It was the fourth day of my journey in the Alpine foothills, and I sat down with the nearly split bread rolls in order to plan my trip for the day. As id this inconsqnential rhythm of stopping off at inns, contemplation, dinner, sleep and breakfast buffets were leading me to utter lethargy. I decided every morning  to uphold it. I hadn’t yet been able to let go of the hope of finding Greater Einland I loved simplicity of the conditions.

A village that has disappeared into the ether !

The book follows Ruth Schwarz as she has to deal with the death of her parents in a car crash. She is in the middle of her final thesis at university about the fluid nature of time and is struggling to finish this when the death arrives. This means she has to go back to her parent home village the lost vilage it seems of Greater Einland a village that her parents was form but seems to have diappeared in the time since they left eventually she arrives and start to dort out arrangments of her parents funeral. She is only thinking this may take her a few days but as she starts to speend time in the village she finds the village is caught out of time as the countess the head in a way of the village has tried to stop the effects of time on the village so it is a place oiut of time and also siting in the middle of lots of former mines as this is causing holes to appear around the area and the village seems to be oblivous to this and she evens finds that they already have the answer to why these things are happening with the details held with in the town Library ? What has happent ot make thew Countees act like this what has happen to the village and as time seems to stretch and days become weeks will Rith ever leave Greater Einland as those days she had intend to spend become weeks as she is drawn into find out why all this has happened.

It wasn’t until a few days after the strange encounter with the Countess that it occurred to me that I’d had missed my appointment for the funeral arrangements. I hurriedly called the company’s office from the reception and invented a tall tale about a psychological breakdown, The lady in the secretary’s office gave me a new appointment for the following day without complaint, and asked whether I happened to already know when my parents be transferred.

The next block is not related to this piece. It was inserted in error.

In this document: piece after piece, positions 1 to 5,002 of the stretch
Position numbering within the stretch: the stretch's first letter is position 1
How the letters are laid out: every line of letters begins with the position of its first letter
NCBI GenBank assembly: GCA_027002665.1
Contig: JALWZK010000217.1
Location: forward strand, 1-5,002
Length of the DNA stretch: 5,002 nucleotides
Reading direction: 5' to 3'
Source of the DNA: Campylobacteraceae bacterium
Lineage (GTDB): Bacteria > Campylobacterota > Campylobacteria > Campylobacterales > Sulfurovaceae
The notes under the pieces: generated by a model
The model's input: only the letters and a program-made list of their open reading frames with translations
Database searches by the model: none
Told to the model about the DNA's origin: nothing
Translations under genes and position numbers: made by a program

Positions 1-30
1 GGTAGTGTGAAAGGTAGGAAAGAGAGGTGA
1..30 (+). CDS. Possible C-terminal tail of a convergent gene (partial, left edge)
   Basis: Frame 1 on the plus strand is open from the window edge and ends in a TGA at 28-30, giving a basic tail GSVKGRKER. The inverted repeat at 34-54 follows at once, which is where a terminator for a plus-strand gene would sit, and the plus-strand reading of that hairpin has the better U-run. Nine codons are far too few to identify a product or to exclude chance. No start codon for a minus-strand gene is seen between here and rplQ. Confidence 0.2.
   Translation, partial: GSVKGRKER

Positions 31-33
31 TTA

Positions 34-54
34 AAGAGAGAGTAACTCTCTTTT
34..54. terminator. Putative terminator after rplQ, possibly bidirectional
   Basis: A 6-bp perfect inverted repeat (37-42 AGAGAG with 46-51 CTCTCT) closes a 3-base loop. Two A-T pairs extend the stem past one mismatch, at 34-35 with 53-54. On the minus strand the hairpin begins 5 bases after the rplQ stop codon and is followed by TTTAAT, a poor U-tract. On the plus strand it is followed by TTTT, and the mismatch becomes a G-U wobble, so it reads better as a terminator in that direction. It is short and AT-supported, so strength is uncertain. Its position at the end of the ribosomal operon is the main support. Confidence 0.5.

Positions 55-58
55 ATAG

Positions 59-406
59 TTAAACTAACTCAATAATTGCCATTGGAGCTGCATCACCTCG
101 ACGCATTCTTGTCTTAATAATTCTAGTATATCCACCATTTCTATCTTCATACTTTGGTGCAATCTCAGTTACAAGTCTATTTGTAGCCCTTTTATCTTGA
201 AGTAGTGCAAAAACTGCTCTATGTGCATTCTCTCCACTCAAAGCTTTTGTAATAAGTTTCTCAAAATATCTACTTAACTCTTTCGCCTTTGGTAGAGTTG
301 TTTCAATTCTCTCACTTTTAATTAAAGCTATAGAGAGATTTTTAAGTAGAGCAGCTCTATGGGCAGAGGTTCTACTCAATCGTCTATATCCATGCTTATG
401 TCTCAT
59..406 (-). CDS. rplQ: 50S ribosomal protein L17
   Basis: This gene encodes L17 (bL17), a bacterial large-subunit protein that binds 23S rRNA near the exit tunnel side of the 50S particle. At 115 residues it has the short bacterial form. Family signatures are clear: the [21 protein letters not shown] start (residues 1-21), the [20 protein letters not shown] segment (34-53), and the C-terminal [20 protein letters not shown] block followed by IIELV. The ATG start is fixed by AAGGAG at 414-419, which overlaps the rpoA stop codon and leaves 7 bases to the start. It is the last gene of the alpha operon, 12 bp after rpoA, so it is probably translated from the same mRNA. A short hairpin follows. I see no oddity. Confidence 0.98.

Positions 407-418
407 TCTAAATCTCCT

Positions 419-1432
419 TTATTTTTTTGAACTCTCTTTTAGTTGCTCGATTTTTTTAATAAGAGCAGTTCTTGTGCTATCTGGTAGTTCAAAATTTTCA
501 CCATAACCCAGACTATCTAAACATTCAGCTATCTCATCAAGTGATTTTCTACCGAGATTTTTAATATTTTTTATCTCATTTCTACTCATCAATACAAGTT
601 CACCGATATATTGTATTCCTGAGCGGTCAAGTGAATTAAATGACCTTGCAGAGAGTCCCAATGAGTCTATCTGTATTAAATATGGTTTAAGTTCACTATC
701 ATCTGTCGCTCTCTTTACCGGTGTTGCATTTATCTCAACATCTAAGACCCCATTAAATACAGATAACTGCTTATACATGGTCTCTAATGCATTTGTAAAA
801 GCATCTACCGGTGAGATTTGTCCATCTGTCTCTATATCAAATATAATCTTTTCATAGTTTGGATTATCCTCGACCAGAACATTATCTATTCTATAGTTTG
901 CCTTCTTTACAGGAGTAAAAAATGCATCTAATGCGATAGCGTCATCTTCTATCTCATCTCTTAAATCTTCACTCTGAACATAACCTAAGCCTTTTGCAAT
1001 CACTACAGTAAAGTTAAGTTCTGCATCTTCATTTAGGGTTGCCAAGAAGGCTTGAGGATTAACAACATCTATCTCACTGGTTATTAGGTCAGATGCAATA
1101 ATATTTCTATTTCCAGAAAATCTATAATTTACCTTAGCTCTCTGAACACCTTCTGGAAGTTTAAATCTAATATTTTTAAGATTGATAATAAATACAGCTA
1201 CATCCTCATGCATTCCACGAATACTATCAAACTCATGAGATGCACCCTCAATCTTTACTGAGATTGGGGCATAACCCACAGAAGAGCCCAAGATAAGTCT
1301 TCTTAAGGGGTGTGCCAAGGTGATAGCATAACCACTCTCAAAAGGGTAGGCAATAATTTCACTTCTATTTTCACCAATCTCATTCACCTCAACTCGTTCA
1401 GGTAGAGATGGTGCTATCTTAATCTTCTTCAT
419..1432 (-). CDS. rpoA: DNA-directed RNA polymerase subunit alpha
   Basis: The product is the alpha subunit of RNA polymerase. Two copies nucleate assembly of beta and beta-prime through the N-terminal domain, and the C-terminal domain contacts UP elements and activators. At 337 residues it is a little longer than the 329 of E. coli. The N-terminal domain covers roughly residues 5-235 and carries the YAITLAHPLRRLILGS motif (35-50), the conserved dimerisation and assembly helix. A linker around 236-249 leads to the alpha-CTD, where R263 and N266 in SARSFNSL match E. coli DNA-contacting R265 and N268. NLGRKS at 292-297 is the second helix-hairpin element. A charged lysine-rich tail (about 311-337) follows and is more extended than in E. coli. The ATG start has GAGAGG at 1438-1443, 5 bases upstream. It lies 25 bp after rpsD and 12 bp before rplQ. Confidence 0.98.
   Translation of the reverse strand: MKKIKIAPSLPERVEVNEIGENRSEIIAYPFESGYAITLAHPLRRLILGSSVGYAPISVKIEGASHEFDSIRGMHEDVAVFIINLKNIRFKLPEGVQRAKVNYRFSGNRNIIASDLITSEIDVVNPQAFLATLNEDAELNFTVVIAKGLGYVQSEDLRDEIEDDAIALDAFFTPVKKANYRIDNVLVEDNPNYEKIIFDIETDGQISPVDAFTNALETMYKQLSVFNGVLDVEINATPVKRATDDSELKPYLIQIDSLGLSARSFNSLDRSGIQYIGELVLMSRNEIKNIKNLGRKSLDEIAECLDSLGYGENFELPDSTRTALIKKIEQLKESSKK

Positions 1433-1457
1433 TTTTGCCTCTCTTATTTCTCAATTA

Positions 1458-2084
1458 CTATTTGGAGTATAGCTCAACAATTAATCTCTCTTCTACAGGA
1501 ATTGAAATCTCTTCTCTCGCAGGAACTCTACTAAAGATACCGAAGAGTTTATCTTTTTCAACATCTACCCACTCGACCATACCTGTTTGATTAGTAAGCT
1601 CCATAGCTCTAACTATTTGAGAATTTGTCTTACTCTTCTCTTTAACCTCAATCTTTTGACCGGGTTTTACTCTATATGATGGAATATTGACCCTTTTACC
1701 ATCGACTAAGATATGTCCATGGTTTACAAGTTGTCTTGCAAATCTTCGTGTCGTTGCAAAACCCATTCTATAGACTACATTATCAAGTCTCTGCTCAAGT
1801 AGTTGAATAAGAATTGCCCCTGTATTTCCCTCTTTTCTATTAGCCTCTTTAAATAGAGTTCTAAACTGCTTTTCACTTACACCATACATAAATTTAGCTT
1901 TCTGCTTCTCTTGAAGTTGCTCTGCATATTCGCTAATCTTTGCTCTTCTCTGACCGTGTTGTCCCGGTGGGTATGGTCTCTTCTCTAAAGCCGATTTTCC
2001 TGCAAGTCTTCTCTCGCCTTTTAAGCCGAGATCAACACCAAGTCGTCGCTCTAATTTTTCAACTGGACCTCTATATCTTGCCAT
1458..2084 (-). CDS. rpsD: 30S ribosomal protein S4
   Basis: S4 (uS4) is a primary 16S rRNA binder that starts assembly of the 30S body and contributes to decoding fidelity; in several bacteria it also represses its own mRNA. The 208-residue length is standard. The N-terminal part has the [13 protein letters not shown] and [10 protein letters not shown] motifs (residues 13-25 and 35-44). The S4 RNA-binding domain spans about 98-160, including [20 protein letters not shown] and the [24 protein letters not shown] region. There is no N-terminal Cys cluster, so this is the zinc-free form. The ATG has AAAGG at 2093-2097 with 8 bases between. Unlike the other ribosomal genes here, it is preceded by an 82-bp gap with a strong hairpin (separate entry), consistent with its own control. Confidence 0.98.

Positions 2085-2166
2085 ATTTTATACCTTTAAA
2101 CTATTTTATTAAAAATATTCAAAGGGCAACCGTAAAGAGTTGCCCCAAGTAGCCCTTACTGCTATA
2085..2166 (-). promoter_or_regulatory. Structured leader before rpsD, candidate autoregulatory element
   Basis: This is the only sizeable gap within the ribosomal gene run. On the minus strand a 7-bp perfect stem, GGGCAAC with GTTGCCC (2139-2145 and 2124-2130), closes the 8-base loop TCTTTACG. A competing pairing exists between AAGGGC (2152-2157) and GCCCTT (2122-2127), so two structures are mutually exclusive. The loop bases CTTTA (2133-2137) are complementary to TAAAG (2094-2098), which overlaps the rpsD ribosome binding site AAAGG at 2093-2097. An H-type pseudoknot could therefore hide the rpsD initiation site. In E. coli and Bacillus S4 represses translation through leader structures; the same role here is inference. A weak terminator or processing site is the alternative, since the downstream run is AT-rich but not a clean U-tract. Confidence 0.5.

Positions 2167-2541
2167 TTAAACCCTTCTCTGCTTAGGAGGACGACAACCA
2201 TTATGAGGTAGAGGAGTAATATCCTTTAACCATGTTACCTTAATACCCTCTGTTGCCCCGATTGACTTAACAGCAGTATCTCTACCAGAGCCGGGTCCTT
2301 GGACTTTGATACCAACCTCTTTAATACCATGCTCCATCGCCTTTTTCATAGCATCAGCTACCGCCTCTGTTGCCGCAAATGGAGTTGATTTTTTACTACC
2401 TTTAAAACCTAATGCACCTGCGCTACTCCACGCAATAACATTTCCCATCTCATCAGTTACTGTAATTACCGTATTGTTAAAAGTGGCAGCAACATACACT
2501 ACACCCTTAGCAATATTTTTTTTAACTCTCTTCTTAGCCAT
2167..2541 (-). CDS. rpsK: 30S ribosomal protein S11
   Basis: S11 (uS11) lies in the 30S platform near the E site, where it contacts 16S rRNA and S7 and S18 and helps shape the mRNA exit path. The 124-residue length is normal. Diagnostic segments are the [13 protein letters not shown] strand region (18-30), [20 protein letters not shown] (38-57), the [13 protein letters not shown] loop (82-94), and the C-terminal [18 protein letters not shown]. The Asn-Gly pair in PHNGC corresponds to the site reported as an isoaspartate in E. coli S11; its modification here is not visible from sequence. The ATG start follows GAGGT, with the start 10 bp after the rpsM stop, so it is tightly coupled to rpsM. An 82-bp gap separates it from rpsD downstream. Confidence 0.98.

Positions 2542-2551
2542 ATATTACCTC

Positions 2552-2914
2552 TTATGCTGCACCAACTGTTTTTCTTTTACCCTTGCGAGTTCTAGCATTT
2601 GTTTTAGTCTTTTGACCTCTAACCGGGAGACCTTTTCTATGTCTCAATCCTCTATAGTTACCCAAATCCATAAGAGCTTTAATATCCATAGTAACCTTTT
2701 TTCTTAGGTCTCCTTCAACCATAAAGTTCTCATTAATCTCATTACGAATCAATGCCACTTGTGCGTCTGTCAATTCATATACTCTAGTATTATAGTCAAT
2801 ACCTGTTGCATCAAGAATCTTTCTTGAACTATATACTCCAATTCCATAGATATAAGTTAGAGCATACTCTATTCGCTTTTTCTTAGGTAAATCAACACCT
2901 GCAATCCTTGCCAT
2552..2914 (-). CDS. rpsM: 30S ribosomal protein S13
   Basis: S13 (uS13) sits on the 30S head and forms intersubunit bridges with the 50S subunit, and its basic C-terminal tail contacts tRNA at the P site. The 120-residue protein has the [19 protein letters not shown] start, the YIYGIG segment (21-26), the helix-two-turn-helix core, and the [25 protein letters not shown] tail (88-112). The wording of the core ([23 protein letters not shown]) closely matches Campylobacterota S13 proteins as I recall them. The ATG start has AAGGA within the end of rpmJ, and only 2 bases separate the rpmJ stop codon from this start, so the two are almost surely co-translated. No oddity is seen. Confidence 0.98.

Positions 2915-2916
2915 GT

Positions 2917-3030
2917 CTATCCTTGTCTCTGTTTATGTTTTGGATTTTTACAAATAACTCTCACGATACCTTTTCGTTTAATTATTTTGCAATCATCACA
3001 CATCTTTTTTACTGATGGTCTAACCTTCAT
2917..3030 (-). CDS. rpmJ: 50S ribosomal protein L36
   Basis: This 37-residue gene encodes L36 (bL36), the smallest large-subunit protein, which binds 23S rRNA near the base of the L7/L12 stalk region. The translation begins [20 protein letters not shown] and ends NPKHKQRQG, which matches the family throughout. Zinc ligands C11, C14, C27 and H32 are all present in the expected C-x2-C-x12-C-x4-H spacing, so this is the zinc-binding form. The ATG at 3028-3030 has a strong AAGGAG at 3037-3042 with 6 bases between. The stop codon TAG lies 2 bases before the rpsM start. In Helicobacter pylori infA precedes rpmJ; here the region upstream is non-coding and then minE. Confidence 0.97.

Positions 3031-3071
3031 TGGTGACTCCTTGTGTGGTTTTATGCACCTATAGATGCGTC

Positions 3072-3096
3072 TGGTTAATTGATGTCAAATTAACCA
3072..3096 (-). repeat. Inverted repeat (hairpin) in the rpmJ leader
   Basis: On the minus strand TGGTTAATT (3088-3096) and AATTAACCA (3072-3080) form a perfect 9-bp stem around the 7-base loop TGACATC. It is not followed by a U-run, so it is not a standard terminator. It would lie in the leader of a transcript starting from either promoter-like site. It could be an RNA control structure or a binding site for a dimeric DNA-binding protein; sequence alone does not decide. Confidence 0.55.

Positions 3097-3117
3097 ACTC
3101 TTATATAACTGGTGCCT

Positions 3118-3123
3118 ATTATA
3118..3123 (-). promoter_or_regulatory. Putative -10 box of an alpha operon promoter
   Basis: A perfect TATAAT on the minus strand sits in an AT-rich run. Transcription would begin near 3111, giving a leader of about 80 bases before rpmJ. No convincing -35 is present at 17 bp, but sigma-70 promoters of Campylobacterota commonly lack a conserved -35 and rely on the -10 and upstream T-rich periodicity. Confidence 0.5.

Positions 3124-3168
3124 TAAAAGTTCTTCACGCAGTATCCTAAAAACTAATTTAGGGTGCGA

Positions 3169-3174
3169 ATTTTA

I said that I didn’t, and [romised to be in touch again soon, Too restless to work, I listened, lying on the floor back in my room, to a coulle of  Chet Baker albums I’d brought in a second hand shop, which fused with the autumn weather.

She meets the Countess and then time slips through her hands

The book has echos of things like the village in Whicker man an island but the way this village is hdden it could be a island itself also with a population that seems to oblivous to the outside world and the start of this is from the Countess that has something of the Miss Havishaim about her, in the way she has wanted time to stand still around here. Time is a large theme in this book a scientist that is sudying time, a village where time seems to move different to the world outside the village and the holes like black holes add ruth surname and the holes you have black holes and this is what is happening her a village caught in darkness as time is slowing down as it falls back but in Ruth’s eyes time is speeding past there. This has nods to a world of Kafkaesque twists and turns if Franz Kafka Dickens and Bernhard co written a book this would have been it a mix of great expectations , a kafka nightmare about to happen and a austrian sense to it all is an interesting mix I felt. Have you a favourite German language woman writer ?

Winstons score – A a new talent a clever tale of time and turniong a blind eye.

Childhood by Tove Ditlevsen

Childhood by Tove Ditlivsen

Danish memoir

Original title – Barndom

Translator – Tiina Nunnally

Source – personal copy

I am late to the party on this trilogy of books from the Danish writer Tove Ditlevsen. It was published in the 90s as a book with the second vol but it wasn’t till last year the full trilogy came out I was lucky enough to find the first two books in the trilogy in a local Oxfam shop and thought it would be the perfect choice for  Woman in Translation month. Although she wasn’t that old when she died only 58 she was one of the best-known writers in demark having written over 29 novels a lot based around her childhood which was tough and this lead to struggles with alcohol and depression in her adult life. She was married four times and eventually the struggles lead to her taking her own life.

Down in the bottom of my childhood my father stands laughing. He’s big and black and old like the stove, but there is nothing about him I’m afraid of. Everything that I know about him I’m allowed to know, and if I want to know anything else, I just have to ask. He doesn’t talk to me on his own because he doesn’t know what he should say to little girls. Once in a while he pats on the head and says “Heh ,heh.” Then my mother pinches her lips together and he quickly takes his hands away. My father has certain privileges because he’s a man and provides for all of us